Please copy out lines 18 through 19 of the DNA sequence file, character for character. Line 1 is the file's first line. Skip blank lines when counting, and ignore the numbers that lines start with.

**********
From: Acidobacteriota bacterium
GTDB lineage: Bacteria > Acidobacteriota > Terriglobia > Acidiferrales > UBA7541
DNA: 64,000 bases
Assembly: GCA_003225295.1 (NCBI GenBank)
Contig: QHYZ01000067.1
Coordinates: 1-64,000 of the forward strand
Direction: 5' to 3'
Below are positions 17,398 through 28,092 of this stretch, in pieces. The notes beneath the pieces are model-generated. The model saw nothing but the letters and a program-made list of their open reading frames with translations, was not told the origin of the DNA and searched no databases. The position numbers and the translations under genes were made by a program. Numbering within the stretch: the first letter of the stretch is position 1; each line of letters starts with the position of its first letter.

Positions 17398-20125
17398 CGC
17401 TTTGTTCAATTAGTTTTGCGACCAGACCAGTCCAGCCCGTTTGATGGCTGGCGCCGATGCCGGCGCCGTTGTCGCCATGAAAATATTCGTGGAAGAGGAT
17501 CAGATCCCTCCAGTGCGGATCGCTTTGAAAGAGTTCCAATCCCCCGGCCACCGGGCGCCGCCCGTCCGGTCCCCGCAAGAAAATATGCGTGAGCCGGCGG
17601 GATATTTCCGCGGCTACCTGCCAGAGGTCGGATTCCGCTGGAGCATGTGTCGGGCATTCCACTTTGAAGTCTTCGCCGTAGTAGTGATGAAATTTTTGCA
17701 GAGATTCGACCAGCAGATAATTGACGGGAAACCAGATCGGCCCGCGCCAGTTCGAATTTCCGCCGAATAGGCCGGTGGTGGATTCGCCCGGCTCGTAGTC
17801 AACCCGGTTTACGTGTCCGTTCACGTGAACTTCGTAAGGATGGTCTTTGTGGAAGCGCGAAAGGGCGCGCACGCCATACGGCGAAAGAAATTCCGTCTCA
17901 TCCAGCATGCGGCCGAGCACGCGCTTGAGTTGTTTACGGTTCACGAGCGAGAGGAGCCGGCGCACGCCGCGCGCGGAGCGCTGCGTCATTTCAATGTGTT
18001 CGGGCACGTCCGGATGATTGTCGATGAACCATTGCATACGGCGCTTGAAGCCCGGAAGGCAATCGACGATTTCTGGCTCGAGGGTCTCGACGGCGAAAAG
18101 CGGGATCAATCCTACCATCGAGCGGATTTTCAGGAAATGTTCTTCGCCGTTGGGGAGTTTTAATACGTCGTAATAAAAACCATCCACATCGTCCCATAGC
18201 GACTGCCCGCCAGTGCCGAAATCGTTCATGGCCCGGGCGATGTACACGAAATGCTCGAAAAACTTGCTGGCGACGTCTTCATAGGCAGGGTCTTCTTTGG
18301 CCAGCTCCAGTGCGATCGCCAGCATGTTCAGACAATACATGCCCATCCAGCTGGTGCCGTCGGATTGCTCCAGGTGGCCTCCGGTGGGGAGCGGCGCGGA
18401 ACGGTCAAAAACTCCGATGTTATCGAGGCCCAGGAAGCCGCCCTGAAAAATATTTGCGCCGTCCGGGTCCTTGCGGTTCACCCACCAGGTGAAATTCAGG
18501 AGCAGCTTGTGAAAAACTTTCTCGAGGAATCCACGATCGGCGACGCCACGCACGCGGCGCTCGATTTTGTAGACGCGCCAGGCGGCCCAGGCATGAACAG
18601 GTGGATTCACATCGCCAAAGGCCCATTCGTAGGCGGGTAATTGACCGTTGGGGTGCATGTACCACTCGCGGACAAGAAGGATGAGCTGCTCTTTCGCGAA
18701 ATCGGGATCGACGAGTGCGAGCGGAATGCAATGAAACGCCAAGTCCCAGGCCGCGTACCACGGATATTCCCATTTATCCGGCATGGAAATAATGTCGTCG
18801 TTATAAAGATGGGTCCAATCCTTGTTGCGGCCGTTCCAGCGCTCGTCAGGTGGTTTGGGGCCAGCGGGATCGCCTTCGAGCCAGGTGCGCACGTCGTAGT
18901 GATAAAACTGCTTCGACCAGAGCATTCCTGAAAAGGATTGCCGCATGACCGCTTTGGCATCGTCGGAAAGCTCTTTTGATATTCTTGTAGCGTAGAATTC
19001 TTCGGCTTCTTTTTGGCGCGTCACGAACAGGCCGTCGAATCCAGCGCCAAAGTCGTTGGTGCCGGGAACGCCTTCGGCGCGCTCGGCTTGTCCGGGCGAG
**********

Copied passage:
18101 CGGGATCAATCCTACCATCGAGCGGATTTTCAGGAAATGTTCTTCGCCGTTGGGGAGTTTTAATACGTCGTAATAAAAACCATCCACATCGTCCCATAGC
18201 GACTGCCCGCCAGTGCCGAAATCGTTCATGGCCCGGGCGATGTACACGAAATGCTCGAAAAACTTGCTGGCGACGTCTTCATAGGCAGGGTCTTCTTTGG